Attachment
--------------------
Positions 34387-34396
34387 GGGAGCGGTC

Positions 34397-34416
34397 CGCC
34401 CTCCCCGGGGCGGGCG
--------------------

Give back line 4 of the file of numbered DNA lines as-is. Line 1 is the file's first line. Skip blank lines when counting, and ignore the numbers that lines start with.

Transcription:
34397 CGCC